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Identification Of Woodrats
Actual length: 14″ to 17″ including the tail.
How do you identify a woodrat? Large, brownish-brown in color with a white or grayish belly. Tail with fur. Habitat: Can be found in a variety of settings, including dry deserts, mountains, and plains. Builds large exposed nests and may invade attics, sheds, and wall voids in dwellings.
- Often referred to as pack rats or trading rats.
- Attracted to and accumulates sparkling, bright stuff
- Make nests using sticks, cacti, and other detritus.
Woodrats are nocturnal, solitary rodents noted for their attraction to fascinating, shiny objects. When woodrats come across a bullet casing, coin, soda can tab, or piece of jewelry, they will carry it until they come across another, more fascinating thing, leaving the old behind and moving on with the new. Their actions earned them the nicknames “packrat” and “trade rat.” Woodrats may nest in buildings and feed on available food within the structure, but they usually continue to graze outside.
Habitat of the Woodrat
Woodrats make large, uncovered nests out of sticks, cacti, and other organic waste. Woodrats have been recorded entering homes and other structures under construction. They are strong climbers and can get into attics, crevices between walls, and rock overhangs. Once entered, woodrats exhibit the same chewing and property damage behaviors as the more common structural rats and mice. Large stick nests beneath a porch, in a woodshed, or in an attic are indications of a woodrat’s presence.
Habits, Threats, or Dangers of Woodrats
Woodrats are considered a minor pest throughout the country; but, when these rodents get access to residences, they can cause issues by shredding mattresses and upholstered furniture to line nests. Woodrats can play a vital role in the spread of illnesses and parasites such as fleas. Although their involvement in disease transmission is considered small, dead or dying wood rats should not be handled with bare hands. Contact pest control professionals if you find woodrats on or near your Chicago property.
Despite being classed as a “rat,” the Allegheny woodrat lacks all of the negative features of its rat kin. Because the woodrat is gentle and impeccably clean, it poses no risk to human health or safety. It lives in areas that are infrequently visited by humans, reducing the possibility of human/woodrat interactions. Now getting rid of wood rats is so easy with Preyon Pest Control.
The Allegheny woodrat is a medium-sized nocturnal rodent that looks like a white-footed mouse. An adult woodrat is 15-18 inches long, including its seven-inch tail. The woodrat’s tail is thickly hairy and distinctively bicolored, with brownish black on top and white below. The fur is long and velvety, and the color is brownish-gray or cinnamon, with a white tummy and feet. A mature woodrat weighs about nine ounces. Immature woodrats are grayer in color, especially on the belly.
Over around 35% of its native range, the Allegheny woodrat is extinct or declining. Woodrats previously roamed as far north as Chicago, according to fossil remains. However, their contemporary distribution is primarily restricted to limestone and sandstone cliffs along the Rivers and Crawford counties.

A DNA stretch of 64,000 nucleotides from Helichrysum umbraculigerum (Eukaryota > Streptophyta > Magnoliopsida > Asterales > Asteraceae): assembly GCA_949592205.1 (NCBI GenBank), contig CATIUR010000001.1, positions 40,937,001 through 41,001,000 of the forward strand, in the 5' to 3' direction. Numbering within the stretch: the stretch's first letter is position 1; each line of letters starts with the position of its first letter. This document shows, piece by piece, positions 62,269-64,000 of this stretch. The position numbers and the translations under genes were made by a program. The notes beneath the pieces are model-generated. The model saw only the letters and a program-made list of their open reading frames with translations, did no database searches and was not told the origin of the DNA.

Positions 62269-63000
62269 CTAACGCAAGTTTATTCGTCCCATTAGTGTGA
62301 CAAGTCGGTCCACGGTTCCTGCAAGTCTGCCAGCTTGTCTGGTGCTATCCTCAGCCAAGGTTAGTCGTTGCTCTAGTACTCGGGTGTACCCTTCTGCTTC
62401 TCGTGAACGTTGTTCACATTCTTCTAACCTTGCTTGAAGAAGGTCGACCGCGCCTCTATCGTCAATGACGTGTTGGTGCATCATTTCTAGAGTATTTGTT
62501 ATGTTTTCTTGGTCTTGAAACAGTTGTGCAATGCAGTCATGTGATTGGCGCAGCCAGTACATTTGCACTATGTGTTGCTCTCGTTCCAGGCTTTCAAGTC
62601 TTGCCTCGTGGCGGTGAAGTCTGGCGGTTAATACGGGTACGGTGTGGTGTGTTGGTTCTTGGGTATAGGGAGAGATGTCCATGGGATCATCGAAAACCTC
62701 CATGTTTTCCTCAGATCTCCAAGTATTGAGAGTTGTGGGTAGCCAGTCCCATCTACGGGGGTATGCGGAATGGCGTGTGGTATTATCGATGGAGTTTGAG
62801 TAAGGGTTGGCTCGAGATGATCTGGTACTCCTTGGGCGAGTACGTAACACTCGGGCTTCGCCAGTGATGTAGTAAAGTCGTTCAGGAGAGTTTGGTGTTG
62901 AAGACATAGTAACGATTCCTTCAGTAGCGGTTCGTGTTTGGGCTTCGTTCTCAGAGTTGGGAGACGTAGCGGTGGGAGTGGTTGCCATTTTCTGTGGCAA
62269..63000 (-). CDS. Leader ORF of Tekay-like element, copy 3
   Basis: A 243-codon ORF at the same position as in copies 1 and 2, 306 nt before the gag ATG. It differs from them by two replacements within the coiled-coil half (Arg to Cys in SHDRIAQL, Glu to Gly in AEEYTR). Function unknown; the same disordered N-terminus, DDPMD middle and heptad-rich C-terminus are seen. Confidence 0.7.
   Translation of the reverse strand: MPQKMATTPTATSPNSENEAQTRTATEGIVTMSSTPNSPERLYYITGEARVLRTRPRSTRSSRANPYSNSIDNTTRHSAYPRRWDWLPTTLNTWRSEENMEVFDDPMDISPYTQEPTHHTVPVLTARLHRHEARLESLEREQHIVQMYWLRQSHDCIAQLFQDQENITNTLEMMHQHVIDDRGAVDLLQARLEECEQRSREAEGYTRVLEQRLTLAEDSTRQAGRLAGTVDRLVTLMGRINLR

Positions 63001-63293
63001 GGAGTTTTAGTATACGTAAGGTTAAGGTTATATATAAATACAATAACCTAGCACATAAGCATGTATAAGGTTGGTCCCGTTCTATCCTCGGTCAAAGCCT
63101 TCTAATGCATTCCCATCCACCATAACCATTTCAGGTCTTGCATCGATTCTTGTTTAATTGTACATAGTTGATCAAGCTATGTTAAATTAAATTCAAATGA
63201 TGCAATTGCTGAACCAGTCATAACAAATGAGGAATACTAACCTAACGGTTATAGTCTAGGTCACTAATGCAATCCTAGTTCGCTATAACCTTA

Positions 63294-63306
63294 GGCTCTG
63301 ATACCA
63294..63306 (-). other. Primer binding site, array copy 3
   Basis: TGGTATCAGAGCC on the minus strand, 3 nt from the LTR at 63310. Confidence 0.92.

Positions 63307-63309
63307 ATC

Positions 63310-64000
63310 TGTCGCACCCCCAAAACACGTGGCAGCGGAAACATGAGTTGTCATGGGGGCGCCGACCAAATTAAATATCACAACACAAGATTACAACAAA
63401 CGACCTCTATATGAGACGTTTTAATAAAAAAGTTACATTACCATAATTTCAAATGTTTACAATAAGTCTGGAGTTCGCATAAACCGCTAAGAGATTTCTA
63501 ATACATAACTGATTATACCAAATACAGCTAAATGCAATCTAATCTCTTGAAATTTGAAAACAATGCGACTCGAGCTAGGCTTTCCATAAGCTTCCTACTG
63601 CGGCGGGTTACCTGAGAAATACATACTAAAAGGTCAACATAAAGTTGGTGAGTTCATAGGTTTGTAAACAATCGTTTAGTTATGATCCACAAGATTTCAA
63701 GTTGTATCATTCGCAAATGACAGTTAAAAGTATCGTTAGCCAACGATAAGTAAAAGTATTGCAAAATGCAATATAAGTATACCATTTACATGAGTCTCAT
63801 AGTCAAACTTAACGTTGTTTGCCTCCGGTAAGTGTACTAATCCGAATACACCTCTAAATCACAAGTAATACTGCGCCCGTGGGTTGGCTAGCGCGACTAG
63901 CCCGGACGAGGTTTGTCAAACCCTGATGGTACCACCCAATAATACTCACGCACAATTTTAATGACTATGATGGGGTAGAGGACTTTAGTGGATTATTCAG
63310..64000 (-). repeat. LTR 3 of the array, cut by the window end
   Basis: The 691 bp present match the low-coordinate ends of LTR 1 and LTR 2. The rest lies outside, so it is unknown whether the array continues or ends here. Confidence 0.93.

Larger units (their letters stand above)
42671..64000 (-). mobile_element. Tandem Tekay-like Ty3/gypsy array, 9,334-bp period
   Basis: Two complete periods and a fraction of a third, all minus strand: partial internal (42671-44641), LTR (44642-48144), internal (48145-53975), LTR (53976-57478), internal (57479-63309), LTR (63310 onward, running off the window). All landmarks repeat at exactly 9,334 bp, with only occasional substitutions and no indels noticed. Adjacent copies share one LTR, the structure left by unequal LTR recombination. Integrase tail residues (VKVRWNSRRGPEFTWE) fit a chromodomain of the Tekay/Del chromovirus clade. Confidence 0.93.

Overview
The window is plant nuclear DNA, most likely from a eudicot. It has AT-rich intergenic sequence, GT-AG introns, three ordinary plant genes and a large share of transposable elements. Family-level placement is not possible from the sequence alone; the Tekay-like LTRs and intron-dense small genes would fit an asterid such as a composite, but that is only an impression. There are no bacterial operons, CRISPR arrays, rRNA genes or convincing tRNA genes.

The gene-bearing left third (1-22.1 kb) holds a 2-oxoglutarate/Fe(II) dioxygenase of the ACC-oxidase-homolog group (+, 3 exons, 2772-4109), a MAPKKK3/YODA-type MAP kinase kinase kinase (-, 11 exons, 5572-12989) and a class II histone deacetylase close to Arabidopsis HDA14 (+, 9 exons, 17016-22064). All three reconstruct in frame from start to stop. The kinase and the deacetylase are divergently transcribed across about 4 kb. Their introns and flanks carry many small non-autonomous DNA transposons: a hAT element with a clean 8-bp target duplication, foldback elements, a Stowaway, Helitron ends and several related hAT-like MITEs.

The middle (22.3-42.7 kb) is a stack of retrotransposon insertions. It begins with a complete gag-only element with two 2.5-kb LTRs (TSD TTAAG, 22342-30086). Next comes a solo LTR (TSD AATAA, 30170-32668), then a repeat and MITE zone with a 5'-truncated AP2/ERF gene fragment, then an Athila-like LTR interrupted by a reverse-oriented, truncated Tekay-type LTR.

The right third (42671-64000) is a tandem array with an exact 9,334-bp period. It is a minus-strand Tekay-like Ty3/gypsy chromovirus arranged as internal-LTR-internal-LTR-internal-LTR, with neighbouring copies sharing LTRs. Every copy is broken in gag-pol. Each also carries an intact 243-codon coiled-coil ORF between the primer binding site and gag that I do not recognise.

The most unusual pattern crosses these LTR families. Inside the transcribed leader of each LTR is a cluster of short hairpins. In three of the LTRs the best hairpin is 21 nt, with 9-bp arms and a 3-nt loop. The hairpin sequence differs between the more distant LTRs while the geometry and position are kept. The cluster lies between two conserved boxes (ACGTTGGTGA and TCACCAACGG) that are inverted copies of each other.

The Allegheny woodrat prefers rocky regions in deciduous forests as its favored habitat. They can be found in Indiana in small caves or rock crevices and fissures in steep cliff faces. Their home range measures about 100 yards in circumference.
The woodrat’s diet is primarily composed of plant components. Buds, leaves, stems, fruits, seeds, acorns, and various nuts are all included. Food is “cached” in enormous mounds known as middens. Woodrats consume roughly 5% of their body weight in dry materials on a daily basis.
The breeding season in Indiana is most active in April and May. A litter of two to three young is born after a gestation period of 30-37 days. Within a month, young woodrats are weaned. Sexual maturation occurs in less than a year. In late summer, some females will have a second litter. A few early-born females may reproduce the same year they were born. The nests of Indiana woodrats are globular in shape and well-formed. They measure 15-18″ in diameter and have a five-inch-diameter “cup” in the center. The inside of the nest is lined with finely shredded red cedar bark. Nests are utilized for both year-round refuge and raising young.
Woodrats can survive for up to three years in the wild and can live even longer.
The woodrat is predominantly nocturnal and rarely moves more than 150 feet from its home range’s center. Nonfood objects such as bottle caps, snail shells, money, gun cartridges, feathers, and bones are collected and cached by woodrats. This characteristic is responsible for the woodrat’s moniker “trade” or “pack” rat. Nonfood objects are frequently found in middens near the nest with plant material. At the moment, scientists are unsure of the function of this collection.
Owls, weasels, foxes, raccoons, and snakes are major predators of the woodrat.
Several reasons may be contributing to the woodrat’s population reduction. These are the factors:
- extreme winter weather,
- a decrease in a corns due to gypsy moth defoliation of oak trees, which decreases the woodrats’ winter food supply
- Infection with parasitic raccoon roundworm,
- human disturbance, as well as
- habitat loss or modification
- The woodrat’s declining population is more concentrated in the northern part of its habitat. Management programs will be ineffective until the causes of the decrease are identified.